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Thursday, August 11, 2022

PIL to remove 26 Quranic verses is a cynical strategy and political manoeuvre

The petition, filed in the Supreme Court, argues that these verses are later interpolations that encourage violence and terror. But we must see it in the wider political context as an attempt to divide Muslims.

Written by Ali Khan Mahmudabad |
Updated: March 20, 2021 8:50:33 am
The Supreme Court of India (Express Photo/File)

Recently, a PIL was filed in the Supreme Court by the former chairman of the Shia Waqf Board, Waseem Rizvi, calling for the removal of 26 verses from the Quran. The petition tries to argue that these verses were interpolated into the Quran by the first three Caliphs of Islam and encourage violence and terror. The reality is that since the compilation of the Quran by the third Caliph Usman ibn Affan, Muslims of all sects have unanimously agreed that the Usmanic codex is the correct version of the Quran. Importantly, neither the first Imam of the Shia, Ali ibn Abi Talib, nor his 11 descendants questioned the veracity of the Quran. Ali was a contemporary of Usman’s and after him became the fourth rightly-guided Caliph, according to the Sunnis. The attempt to blame the Caliphs for the so-called “violent” verses and, thus, linking this to the genesis of modern-day terrorism is a brazen attempt at provoking sectarianism.

Muslims believe that the Quran is God’s unalterable word. For centuries, Muslim scholars have used various hermeneutical and exegetical methods to explain verses that are not immediately easy to understand. Like the Bible, Gita, Talmud and other sacred texts, the Quran too deals with questions of just war, violence and ideas of the “other”. All of these can only be understood once someone has a grip on the language, the history of revelation, context and even grammar of the concerned language. Of course, much before we come to these tools of understanding, the question of intention arises. Our intention, when we approach a text, particularly a holy or sacred text, will determine to a large part what we find in it. These books are not manuals. Instead, they use metaphor, allegory, stories and other devices to convey messages about ethics and morality. These cannot always be viewed through a black and white prism and nor are they always fixed in stone, apart from certain foundational principles. What is forbidden in a certain situation can become morally obligatory in another. For instance, some substances are absolutely forbidden but if, and only if, using such products is the only way of saving someone’s life then the Shari’ah insists that primacy must be given to the sacrality and preservation of life.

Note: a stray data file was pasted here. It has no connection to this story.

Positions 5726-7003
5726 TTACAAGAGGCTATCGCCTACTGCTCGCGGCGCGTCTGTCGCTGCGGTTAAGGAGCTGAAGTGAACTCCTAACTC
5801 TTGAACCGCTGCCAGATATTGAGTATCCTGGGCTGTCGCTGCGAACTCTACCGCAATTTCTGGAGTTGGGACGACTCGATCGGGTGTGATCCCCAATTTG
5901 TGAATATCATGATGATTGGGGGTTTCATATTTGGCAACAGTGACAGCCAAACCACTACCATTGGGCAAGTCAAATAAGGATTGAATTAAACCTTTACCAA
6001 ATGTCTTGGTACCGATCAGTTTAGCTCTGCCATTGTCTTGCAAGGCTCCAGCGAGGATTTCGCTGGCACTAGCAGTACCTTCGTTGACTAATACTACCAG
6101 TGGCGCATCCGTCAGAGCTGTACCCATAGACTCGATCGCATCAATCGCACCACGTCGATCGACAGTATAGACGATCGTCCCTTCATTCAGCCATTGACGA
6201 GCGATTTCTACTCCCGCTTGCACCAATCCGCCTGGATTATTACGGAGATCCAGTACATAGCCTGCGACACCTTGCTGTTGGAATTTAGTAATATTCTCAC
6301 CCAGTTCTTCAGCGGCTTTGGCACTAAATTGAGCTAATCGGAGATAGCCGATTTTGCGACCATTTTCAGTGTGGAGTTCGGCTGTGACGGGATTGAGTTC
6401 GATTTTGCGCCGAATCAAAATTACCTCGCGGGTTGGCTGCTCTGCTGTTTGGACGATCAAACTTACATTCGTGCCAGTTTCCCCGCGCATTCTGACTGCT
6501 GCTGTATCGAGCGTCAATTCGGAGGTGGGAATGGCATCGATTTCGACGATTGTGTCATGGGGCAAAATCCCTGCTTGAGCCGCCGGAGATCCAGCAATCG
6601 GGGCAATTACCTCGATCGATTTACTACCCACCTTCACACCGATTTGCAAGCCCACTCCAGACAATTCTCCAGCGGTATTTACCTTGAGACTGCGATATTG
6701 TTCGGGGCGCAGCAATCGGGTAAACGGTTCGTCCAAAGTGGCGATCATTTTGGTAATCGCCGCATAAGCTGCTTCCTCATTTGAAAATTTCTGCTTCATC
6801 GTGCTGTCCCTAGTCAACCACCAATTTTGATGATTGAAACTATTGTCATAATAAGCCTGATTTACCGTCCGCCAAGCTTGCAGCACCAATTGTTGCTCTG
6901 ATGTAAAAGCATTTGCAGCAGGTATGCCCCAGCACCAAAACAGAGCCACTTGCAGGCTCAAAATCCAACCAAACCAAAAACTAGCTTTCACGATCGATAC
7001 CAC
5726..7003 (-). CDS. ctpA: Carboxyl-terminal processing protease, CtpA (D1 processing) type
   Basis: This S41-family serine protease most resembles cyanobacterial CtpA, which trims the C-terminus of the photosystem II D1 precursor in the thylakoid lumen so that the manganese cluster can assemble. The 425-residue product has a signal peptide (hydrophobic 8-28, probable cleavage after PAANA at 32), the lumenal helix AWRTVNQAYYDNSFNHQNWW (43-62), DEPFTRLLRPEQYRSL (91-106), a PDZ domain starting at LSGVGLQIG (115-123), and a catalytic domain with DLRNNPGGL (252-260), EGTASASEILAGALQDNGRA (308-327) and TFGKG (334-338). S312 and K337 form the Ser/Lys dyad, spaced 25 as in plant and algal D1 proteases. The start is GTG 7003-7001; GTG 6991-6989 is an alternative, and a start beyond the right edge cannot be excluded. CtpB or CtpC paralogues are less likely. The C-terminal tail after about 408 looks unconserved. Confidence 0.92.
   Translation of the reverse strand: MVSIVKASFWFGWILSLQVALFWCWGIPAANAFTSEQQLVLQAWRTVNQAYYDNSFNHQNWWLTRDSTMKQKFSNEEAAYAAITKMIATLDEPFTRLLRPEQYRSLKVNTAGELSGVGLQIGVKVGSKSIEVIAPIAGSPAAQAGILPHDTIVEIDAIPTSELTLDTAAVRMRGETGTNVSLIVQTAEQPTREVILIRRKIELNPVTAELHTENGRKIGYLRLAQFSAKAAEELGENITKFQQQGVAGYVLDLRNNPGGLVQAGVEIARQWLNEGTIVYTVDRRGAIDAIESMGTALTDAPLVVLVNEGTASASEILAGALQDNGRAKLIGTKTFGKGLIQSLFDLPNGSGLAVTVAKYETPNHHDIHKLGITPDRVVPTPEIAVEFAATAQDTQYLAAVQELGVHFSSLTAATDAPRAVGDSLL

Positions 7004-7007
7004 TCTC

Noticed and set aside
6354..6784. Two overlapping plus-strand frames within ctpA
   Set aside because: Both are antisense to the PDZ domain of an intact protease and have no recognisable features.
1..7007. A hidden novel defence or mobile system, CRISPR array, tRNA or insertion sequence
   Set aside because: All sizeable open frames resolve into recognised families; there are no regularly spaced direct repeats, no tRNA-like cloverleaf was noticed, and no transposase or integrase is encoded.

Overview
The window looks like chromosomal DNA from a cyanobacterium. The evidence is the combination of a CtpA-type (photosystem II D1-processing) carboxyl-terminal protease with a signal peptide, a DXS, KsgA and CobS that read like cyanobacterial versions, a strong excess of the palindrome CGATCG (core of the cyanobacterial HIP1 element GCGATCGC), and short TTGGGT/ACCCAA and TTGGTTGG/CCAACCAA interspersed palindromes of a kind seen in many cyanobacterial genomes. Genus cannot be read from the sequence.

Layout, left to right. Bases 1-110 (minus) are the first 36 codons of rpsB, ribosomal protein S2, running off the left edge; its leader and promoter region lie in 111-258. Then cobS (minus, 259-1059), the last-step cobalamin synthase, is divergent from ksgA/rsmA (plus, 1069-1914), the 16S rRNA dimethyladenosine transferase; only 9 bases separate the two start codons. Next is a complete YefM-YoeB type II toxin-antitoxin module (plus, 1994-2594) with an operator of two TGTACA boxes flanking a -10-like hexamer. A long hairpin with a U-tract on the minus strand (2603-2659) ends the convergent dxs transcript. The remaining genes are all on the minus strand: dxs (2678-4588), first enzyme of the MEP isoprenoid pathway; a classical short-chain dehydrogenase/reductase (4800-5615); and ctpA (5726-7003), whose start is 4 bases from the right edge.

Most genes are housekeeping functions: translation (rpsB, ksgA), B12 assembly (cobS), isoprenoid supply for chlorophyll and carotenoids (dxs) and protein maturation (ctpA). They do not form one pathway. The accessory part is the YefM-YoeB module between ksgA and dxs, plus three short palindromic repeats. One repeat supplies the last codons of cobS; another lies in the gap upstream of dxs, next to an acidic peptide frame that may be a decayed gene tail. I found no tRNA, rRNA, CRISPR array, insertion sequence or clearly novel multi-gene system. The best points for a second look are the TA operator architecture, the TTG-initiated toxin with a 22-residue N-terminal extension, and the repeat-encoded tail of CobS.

In the case of this petition, there is no need to get into a debate about the transcendence and inalterability of the Quran. We must begin with intentions. Rizvi has previously issued comments about madrassas being factories of terror, Muslims reproducing like animals and has made derogatory and provocative films about Sunni beliefs and practices.